1948 Palestinians: Low turnout expected at Israeli local elections amid Gaza war anger

1948 Palestinians: Low turnout expected at Israeli local elections amid Gaza war anger
While Israel's municipal elections present a rare chance of representation for Palestinian citizens of Israel, a low turnout is expected today.
4 min read
27 February, 2024
Israel's war on Gaza is expected to result in a lower voter turnout in Israel's municipal elections among the Palestinian community [Ahmad Gharabli/AFP via Getty]

Israeli municipal elections take place on Tuesday with turnout among 1948 Palestinians expected to be much lower than usual, despite fears that Israeli far-right candidates will be among the biggest winners.

Despite the serious challenges faced by Palestinian citizens of Israel - including drastic budget cuts, a violent crime epidemic, and growing Israeli extremism - many will likely stay at home due to anger and distress over the war on Gaza, which has so far killed 30,000 people.

In the mixed cities such as Jaffa, Haifa, Akka and Lod - where Palestinian and Jewish Israeli representatives work together within one municipality - some anticipate a rise in extremist Israeli representatives when the election results are announced mirroring a surge in support for the far-right during the last general election.

Palestinian lists in these towns have chosen to unify in a bid to elect the largest number of representatives possible to municipalities and confront the challenges together.

"These elections will be decisive, and the most important in the history of the Arab community for two reasons, firstly the escalation of crime in our community, which places a heavy burden on the work of the local authorities... and secondly, the policy of the Israeli government and the official establishment in Israel, which is a policy unprecedented in its extremism," said Omar Nassar, head of Arraba municipality.

"Successive official policies have oppressed us and deprived our society of all forms of development in infrastructure, building areas, education, welfare, and the economy… and now the current government wants to finish us off by depriving us of the already meagre and scarce budgets."

The current Israeli government, including far-right Finance Minister Bezalel Smotrich, has already announced major budget cuts including a 15 percent reduction in funding for developmental programmes and anti-crime initiatives in Palestinian communities, in addition to 5 percent across-the-board cuts to every ministerial budget.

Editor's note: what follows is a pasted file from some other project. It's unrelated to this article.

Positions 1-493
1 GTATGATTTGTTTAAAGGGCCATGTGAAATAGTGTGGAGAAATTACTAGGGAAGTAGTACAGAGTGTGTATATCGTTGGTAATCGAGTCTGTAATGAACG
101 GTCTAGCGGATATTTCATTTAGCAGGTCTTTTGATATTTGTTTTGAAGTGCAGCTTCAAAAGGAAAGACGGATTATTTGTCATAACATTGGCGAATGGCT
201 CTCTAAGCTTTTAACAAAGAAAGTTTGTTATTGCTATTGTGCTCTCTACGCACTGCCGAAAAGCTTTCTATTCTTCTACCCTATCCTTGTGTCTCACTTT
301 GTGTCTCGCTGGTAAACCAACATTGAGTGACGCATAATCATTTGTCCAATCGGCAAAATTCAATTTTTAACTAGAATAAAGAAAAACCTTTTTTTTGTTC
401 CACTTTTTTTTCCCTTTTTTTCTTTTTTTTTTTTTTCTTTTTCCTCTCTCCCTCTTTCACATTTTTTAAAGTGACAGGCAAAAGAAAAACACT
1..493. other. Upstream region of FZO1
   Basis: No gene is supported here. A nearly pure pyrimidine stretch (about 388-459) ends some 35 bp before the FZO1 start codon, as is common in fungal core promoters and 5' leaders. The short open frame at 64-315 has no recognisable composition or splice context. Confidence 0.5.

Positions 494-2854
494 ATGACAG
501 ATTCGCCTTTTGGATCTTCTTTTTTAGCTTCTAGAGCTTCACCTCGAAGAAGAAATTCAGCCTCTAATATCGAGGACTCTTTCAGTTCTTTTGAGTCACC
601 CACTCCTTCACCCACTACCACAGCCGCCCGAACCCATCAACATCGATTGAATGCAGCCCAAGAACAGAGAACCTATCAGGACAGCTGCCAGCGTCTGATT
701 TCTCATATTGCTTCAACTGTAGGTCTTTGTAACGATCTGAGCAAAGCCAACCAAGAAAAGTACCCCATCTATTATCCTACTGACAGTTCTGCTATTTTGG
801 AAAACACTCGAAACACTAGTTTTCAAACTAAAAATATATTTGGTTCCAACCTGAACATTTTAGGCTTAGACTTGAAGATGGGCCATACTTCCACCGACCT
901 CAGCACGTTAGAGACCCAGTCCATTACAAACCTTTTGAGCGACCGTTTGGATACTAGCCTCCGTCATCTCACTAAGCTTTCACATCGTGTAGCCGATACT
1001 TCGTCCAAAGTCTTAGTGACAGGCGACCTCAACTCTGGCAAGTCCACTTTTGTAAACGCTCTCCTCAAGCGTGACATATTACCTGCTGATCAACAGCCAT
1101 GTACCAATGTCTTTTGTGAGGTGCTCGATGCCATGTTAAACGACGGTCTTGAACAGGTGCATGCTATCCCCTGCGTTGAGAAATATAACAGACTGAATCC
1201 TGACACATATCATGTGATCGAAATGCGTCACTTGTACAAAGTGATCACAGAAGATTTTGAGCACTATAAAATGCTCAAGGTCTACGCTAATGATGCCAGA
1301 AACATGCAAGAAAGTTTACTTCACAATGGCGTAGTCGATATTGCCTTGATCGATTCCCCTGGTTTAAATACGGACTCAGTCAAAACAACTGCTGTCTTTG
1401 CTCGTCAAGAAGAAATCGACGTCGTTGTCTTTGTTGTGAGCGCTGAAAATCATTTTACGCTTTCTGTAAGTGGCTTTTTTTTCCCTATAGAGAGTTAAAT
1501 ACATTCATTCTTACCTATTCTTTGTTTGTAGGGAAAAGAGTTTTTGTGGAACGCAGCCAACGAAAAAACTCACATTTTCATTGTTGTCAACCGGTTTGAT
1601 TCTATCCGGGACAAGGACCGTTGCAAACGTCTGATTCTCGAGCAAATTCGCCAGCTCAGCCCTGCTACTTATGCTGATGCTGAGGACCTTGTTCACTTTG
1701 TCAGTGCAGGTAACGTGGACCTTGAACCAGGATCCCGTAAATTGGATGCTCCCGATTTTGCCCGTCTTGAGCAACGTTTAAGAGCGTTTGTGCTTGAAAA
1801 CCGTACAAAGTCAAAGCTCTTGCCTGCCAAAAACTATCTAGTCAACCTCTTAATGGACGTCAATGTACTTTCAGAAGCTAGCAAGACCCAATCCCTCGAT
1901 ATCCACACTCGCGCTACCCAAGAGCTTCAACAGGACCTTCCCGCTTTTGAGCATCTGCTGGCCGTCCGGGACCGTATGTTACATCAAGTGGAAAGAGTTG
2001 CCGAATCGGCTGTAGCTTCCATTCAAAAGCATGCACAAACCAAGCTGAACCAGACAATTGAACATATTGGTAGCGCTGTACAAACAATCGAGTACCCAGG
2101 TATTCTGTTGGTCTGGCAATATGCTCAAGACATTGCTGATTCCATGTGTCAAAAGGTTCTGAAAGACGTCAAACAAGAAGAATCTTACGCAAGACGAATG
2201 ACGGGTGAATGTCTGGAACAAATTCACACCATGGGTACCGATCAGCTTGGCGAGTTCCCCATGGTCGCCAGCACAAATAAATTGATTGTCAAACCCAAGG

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The growing far-right

Mudar Younis, head of the National Committee of Heads of Arab Local Authorities, also mayor of Wadi Ara, won't be standing in Tuesday's elections.

"There's been an escalation in violence and crime, which has affected local authorities generally, amid a general atmosphere which hasn't been easy. With the arrival of the current government, policies have changed wholesale," he said.

He didn't rule out criminal organisations imposing themselves on Arab authorities but believes this fits with the state's general policy against Palestinian citizens of Israel.

"Our concern will be greater after the war, because... the trend on the Israeli street is going further towards extreme right positions, in the local authorities and in general. Even those who could have been called left or centre, it is very difficult to say that about most of them today," he said.

"We aren’t [considered] citizens with rights, instead the official establishment bargains with us by tying our budgets to specific behaviours by our community and authorities."

Younis said the national committee is the "greatest real representation" the Arab community has - as mayors are directly elected by the public - and when acting as a cohesive unit it is an essential tool in "combatting the policies the government is trying to impose on us".

"There is no doubt the situation is worrying as is the general atmosphere due to the war... which is leading to an abstention from the elections, but this is a must," he said.

"Also, many people suitable for candidacy have refrained from running in the elections for local authorities, whether for presidency or membership, and this is worrying."

Municipal elections take place every five years in Israel, with mayors and local council heads elected in 197 municipal authorities and 44 regional councils. Tuesday's vote was originally scheduled for October 2023 but has been postponed twice.


This article is based on an article which appeared in our Arabic edition by Nayif Zidane on 27 February 2024. To read the original article click here.